Taking the time to explicitly welcome new patients to your clinic may help them feel comfortable. This can dramatically influence their experience.
Connecting with Patients | November 1, 2021 | 1 min read
By Eliana Perrin, MD, MPH, Johns Hopkins Medicine
I was the pediatric attending precepting a senior resident. She told me about new patients: a single mom and her two children who were at our clinic for their first well-child visit. I’d known this resident for three years. She was wonderful and about to become an attending herself. The two children sounded generally healthy. If it hadn’t been a rule that attendings went in to see all new patients, I never would have gone in the room. Because of the rule I went in the room to meet the mom and her children, introduced myself, welcomed them to our clinic, briefly examined the kids, chatted with both children, and asked the preteen what she wanted to do when she grew up. Mom didn’t have any further questions, so I started to exit the room.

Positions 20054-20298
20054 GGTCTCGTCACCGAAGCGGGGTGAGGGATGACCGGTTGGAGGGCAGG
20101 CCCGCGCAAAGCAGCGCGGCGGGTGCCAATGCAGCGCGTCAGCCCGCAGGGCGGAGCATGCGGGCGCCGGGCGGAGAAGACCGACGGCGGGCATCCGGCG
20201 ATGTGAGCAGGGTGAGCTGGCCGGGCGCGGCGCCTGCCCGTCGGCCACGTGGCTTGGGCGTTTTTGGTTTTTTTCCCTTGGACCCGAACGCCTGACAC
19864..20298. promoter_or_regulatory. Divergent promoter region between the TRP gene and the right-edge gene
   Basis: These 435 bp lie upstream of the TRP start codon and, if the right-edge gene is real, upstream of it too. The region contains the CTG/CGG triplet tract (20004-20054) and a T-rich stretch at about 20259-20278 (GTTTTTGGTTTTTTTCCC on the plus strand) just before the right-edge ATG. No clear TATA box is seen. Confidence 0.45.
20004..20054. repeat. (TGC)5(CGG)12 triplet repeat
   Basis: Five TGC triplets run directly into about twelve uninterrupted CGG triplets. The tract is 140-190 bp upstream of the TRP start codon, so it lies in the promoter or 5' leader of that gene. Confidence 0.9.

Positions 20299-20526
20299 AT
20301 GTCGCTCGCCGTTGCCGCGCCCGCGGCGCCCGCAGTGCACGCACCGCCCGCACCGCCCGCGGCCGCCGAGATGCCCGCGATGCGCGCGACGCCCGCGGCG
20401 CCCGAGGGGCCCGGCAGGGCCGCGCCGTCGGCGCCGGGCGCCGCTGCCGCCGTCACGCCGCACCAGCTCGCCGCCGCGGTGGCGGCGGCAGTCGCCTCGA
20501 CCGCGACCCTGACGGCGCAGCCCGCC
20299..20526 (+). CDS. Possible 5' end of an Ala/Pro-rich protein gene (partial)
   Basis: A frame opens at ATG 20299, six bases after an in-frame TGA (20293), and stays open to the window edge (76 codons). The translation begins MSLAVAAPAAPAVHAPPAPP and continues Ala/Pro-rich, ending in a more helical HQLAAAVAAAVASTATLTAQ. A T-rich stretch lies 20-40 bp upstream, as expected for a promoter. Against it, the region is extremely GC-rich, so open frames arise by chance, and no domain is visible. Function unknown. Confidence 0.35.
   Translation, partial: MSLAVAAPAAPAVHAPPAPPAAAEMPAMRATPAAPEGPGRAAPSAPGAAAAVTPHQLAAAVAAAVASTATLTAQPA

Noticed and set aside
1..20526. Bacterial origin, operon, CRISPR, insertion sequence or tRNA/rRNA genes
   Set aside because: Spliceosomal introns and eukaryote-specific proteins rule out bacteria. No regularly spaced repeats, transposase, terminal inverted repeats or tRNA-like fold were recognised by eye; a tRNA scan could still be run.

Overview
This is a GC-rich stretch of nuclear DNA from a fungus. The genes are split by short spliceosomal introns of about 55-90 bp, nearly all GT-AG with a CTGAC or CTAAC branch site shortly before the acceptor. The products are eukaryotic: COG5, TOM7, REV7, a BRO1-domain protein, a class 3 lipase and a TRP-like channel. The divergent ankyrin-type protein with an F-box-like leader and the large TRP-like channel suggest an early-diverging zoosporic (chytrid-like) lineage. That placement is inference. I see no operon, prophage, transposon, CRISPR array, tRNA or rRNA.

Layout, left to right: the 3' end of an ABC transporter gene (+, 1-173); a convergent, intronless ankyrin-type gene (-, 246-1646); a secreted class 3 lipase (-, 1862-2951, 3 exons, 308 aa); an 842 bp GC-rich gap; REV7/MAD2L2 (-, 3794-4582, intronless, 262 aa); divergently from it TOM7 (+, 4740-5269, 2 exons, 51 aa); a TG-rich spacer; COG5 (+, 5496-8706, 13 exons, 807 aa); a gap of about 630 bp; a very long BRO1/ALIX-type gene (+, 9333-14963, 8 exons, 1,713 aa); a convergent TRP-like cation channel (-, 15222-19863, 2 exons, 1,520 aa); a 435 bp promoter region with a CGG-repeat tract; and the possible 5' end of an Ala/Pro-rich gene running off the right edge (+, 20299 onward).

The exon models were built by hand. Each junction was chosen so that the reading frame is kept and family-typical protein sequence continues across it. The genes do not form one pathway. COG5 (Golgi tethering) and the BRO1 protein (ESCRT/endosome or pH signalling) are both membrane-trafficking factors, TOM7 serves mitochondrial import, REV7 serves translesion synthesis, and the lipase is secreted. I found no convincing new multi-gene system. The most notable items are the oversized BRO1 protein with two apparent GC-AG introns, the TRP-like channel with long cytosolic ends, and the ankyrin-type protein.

Then mom grabbed my arm. “Thank you,” she said.
“What for?” I asked. I had simply performed a routine visit.
“I don’t know if it’s the color of my skin or the fact that my kids aren’t always dressed in church clothes when we come to care, but nobody’s EVER welcomed us to clinic before. Nobody’s ever even made us feel like we were welcome in the clinic. And you took the time to ask my daughter what she wants to be when she grows up. That means you think she’ll grow up and BE somebody. You think she has a future,” Mom said.
Since then, I’ve continued to welcome new families to clinic and ask children what they want to do when they grow up. But now I don’t think about it as routine. Or perfunctory. I think about it as an honor to be someone who can make families feel included. Here are three tips:
1. Always welcome new patients to clinic. Help them feel included and show you’re excited to meet them.
2. Ask patients about their dreams. Asking lets them know you believe in them.
3. Recognize that what’s routine for you can may a difference to patients.
This piece expresses the views solely of the author. It does not represent the views of any organization, including Johns Hopkins Medicine.